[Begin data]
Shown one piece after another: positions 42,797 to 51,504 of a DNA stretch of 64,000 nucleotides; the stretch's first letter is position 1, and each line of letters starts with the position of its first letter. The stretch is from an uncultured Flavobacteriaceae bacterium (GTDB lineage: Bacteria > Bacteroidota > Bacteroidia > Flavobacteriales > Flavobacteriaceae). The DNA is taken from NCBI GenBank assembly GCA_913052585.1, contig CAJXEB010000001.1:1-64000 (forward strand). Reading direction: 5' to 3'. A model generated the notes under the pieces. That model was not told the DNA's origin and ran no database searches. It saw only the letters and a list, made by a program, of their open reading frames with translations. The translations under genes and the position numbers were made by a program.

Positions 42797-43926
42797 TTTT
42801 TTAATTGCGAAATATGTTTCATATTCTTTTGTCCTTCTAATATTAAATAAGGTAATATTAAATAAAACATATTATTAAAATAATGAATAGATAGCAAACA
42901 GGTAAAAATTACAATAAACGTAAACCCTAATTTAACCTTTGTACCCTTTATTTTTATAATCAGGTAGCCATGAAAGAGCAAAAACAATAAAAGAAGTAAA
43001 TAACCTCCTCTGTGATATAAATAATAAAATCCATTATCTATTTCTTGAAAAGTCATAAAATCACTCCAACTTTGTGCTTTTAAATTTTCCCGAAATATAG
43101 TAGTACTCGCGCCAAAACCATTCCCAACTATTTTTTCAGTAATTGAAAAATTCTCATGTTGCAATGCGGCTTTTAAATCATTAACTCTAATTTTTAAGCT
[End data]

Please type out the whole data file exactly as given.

Shown one piece after another: positions 42,797 to 51,504 of a DNA stretch of 64,000 nucleotides; the stretch's first letter is position 1, and each line of letters starts with the position of its first letter. The stretch is from an uncultured Flavobacteriaceae bacterium (GTDB lineage: Bacteria > Bacteroidota > Bacteroidia > Flavobacteriales > Flavobacteriaceae). The DNA is taken from NCBI GenBank assembly GCA_913052585.1, contig CAJXEB010000001.1:1-64000 (forward strand). Reading direction: 5' to 3'. A model generated the notes under the pieces. That model was not told the DNA's origin and ran no database searches. It saw only the letters and a list, made by a program, of their open reading frames with translations. The translations under genes and the position numbers were made by a program.

Positions 42797-43926
42797 TTTT
42801 TTAATTGCGAAATATGTTTCATATTCTTTTGTCCTTCTAATATTAAATAAGGTAATATTAAATAAAACATATTATTAAAATAATGAATAGATAGCAAACA
42901 GGTAAAAATTACAATAAACGTAAACCCTAATTTAACCTTTGTACCCTTTATTTTTATAATCAGGTAGCCATGAAAGAGCAAAAACAATAAAAGAAGTAAA
43001 TAACCTCCTCTGTGATATAAATAATAAAATCCATTATCTATTTCTTGAAAAGTCATAAAATCACTCCAACTTTGTGCTTTTAAATTTTCCCGAAATATAG
43101 TAGTACTCGCGCCAAAACCATTCCCAACTATTTTTTCAGTAATTGAAAAATTCTCATGTTGCAATGCGGCTTTTAAATCATTAACTCTAATTTTTAAGCT